RIP Podemos. Press F to pay respects. According to a new poll by GAD3 (generally the best performing pollster)



Apparently their recient problems have hurt them a lot. Also the Vox surge seems to be over (for now at least) stabilizing around 10-11%. PSOE rises a bit thanks to former Podemos voters and PP rises because of them getting the Andalusian government or something.



More likely is that VOX at least for now has peaked, and voters are now moving from VOX->PP.

Anyway this poll suggests that thre is a light in the tunnel for PSOE, if they want to keep government. If Podemos keeps committing Seppuku, then their voters will migrate to mostly PSOE, maybe some minors/Catalan nats/C's depending on the location. That might get them above 50.
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« Reply #2273 on: January 27, 2019, 06:27:31 pm »

More polling:

Hamalgama–Ágora Integral poll: (never heard of them)

22.5% PP, 84/86 seats

21.2% PSOE, 74/78
19.3% UP, 62/65
18.2% C's, 67/70
  8.7% Vox, 28/29
  2.5% ERC, 8
  2.0% PNV, 7
  1.8% PDeCAT, 4/5
  0.6% Bildu, 2
  0.2% CC, 0/1
  3.0% Others

NC Report poll:

24.2% PSOE, 98 seats
24.0% PP, 99
18.7% C's, 64
16.6% UP, 48
  9.4% Vox, 18

KeyData/Público poll:

22.3% PSOE, 98 seats
21.5% PP, 89
19.8% C's, 67
14.8% UP, 51
10.3% Vox, 18
  3.1% ERC, 12
  1.6% PDeCAT, 6
  1.1% PNV, 6
  0.9% Bildu, 2
  0.3% CC, 1
  4.3% Others
  
Don't understand the seat projection from KeyData. I would assume PP would be ahead by 1 or 2 seats or basically tied with PSOE.
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tack50
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« Reply #2274 on: January 27, 2019, 07:58:16 pm »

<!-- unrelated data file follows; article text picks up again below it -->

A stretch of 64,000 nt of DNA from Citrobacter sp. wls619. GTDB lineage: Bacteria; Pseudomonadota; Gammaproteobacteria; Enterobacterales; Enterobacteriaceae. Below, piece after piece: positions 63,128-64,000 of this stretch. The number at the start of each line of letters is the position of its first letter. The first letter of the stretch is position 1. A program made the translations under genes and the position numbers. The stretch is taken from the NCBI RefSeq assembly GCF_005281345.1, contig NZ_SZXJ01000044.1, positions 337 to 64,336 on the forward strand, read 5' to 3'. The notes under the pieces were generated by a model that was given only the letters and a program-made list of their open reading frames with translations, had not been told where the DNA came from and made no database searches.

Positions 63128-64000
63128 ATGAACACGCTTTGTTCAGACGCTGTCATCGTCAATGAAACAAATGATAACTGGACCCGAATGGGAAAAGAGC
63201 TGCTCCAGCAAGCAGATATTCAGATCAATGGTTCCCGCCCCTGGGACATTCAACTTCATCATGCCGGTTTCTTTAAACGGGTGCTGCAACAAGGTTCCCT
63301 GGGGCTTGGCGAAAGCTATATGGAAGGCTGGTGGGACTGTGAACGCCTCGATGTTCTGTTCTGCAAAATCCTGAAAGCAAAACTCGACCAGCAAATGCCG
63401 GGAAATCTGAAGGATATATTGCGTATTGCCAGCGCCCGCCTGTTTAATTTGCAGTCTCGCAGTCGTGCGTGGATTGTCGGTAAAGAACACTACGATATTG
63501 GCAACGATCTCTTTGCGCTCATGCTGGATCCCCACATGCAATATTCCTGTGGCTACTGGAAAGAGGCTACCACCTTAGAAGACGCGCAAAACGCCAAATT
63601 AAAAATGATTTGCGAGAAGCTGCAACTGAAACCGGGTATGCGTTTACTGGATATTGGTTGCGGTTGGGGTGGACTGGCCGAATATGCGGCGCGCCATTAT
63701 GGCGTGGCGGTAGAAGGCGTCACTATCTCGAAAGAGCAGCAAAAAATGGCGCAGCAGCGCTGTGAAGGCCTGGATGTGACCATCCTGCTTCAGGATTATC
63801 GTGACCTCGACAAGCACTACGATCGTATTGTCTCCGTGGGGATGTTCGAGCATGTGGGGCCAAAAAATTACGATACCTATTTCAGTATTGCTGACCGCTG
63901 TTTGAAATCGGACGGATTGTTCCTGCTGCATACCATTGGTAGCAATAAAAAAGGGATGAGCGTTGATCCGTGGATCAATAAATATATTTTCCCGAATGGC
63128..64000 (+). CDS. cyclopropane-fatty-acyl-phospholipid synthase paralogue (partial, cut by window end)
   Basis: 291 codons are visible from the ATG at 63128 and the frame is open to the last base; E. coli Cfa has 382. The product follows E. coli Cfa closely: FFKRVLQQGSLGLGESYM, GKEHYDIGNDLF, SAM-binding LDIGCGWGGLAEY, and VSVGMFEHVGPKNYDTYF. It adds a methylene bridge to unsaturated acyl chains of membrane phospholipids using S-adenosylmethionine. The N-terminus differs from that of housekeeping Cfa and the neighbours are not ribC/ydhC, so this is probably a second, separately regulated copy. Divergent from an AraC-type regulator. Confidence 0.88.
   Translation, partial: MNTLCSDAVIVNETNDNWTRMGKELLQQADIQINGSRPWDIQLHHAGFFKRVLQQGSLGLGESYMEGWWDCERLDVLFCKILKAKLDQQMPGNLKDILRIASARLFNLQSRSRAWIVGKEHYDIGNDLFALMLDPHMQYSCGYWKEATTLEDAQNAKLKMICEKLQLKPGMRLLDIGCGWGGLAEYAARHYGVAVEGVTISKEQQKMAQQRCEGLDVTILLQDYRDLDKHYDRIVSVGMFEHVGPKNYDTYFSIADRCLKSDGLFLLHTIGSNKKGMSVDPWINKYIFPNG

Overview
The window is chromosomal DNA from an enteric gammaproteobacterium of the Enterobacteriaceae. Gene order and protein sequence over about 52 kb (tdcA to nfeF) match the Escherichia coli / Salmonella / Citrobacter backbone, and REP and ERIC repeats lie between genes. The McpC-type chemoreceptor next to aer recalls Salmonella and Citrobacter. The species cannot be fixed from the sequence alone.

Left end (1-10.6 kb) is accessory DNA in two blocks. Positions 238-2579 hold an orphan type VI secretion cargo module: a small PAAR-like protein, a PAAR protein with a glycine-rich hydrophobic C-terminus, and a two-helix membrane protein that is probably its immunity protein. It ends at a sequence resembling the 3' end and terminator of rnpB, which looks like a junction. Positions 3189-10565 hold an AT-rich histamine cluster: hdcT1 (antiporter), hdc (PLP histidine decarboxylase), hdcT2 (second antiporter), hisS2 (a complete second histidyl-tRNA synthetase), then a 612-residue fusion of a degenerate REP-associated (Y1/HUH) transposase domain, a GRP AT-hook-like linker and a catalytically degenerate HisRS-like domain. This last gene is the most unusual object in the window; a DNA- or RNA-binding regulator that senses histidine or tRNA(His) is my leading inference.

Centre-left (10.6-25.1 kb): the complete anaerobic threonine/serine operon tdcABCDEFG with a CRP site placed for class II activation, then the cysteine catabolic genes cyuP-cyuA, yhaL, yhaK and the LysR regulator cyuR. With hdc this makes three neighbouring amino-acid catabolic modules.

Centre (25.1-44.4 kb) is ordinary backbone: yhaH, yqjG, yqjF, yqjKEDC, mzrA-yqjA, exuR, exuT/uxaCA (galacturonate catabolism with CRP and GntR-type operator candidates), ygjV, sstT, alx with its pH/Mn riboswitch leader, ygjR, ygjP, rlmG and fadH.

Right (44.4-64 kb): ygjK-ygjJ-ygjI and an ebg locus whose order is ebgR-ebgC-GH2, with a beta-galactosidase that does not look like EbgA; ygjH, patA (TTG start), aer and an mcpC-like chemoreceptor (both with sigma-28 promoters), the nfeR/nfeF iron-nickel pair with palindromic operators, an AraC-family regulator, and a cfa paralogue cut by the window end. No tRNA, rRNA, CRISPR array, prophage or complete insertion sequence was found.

Regarding the other polls:

Hamalgama-Ágora Integral is a pollster most commonly used by the regional Canarian newspapers La Provincia and La Opinión de Tenerife (in fact it was published in these newspapers). They rarely publish polls and when they do it's almost always for regional elections. So I'm surprised to see them make a national poll

As for the seat allocation in the Público poll, I don't think it's that weird. The PSOE-PP gap there is 0.8%, with a 9 seat gap. For comparison in 1996 PP beat PSOE by 1.2% and got a larger gap of 15 seats. Seems ok with me.



More likely is that VOX at least for now has peaked, and voters are now moving from VOX->PP.

Anyway this poll suggests that thre is a light in the tunnel for PSOE, if they want to keep government. If Podemos keeps committing Seppuku, then their voters will migrate to mostly PSOE, maybe some minors/Catalan nats/C's depending on the location. That might get them above 50.

I'm very skeptical that the Catalans would prop up Sánchez again. If they don't even support his budget, why would they support his government?

The only way for Sánchez to stay in power is with a PSOE+Cs deal (assuming Cs is even willing to do that, though they aren't allergic to supporting PSOE, they are certainly not a fan of Sánchez)

Of all the polls none really give PSOE any chance of forming a government.